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Good Sex Illustrated was originally published by Les Éditions de Minuit in 1974 as Le bon sexe illustré; it has now been translated for the first time by Bruce Benderson and published by Semiotext(e), an imprint of MIT Press. Its author Tony Duvert was born in 1945 and has written several novels and monographs. His novel Quand mourut Jonathan (1978) depicts the loving and sexual relationship between a man in his thirties and an eight year old boy. It has been translated and published by the Gay Men's Press with the title When Jonathan Died; the translation out of print and is available at online sellers only in used form at considerable cost. His novel Paysage de fantaisie (1973) is described by the publisher as having themes of childhood sexuality was translated as Strange Landscape and was published by Random House in 1976.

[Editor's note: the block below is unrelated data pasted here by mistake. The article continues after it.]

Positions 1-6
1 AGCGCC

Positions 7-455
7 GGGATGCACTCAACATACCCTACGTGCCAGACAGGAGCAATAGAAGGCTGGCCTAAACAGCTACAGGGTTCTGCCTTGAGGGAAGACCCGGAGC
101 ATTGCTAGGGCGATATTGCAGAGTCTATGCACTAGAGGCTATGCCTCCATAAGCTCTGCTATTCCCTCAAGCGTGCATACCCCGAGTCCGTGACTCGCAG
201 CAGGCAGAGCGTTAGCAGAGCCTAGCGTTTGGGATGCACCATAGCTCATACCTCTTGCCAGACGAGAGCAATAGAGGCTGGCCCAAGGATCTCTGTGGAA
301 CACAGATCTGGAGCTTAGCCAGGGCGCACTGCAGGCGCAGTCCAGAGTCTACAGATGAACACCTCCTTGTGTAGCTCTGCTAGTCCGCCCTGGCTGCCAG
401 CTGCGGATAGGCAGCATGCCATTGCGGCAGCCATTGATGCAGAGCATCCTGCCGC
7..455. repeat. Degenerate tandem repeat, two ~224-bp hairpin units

In Good Sex Illustrated, Duvert argues against conventional morality with an attack on a child's book on sex, Encyclopédie de la vie sexuelle, published by Hachette, in two volumes. The book is available today in a modern edition, now with its two volumes separated into separate books, the first being for children between 7 and 9, and the second for children between 10 and 13. Duvert ridicules the book for being so conventional, medical, and for completely denying the pleasure children can get from their sexuality. It emphasizes the reproductive function of sex, and since children can't reproduce, implies that it is inappropriate for children to be enjoying their sexuality. Duvert quotes extensively from the book, casting scorn on both its imagery and its text. He points out that sex isn't just for reproduction, and so the implication of the book that children can't enjoy sexuality is mistaken. He ends this monograph with a call for the sexual freedom of minors. Along the way, he also largely dismisses the problem of sexual assault and sexual abuse of children by adults by pointing out that conventional families can be dangerous to children. He cites statistics of children being beaten and murdered by their parents, and also points out that children and teens have a high suicide rate. It seems that he does acknowledge that children can be sexually abused by adults, as adults can be sexually abused by other adults. He does not believe that it follows that all children's sexual interactions with adults should be prohibited, but rather, damaging sexual relationships with children should be condemned.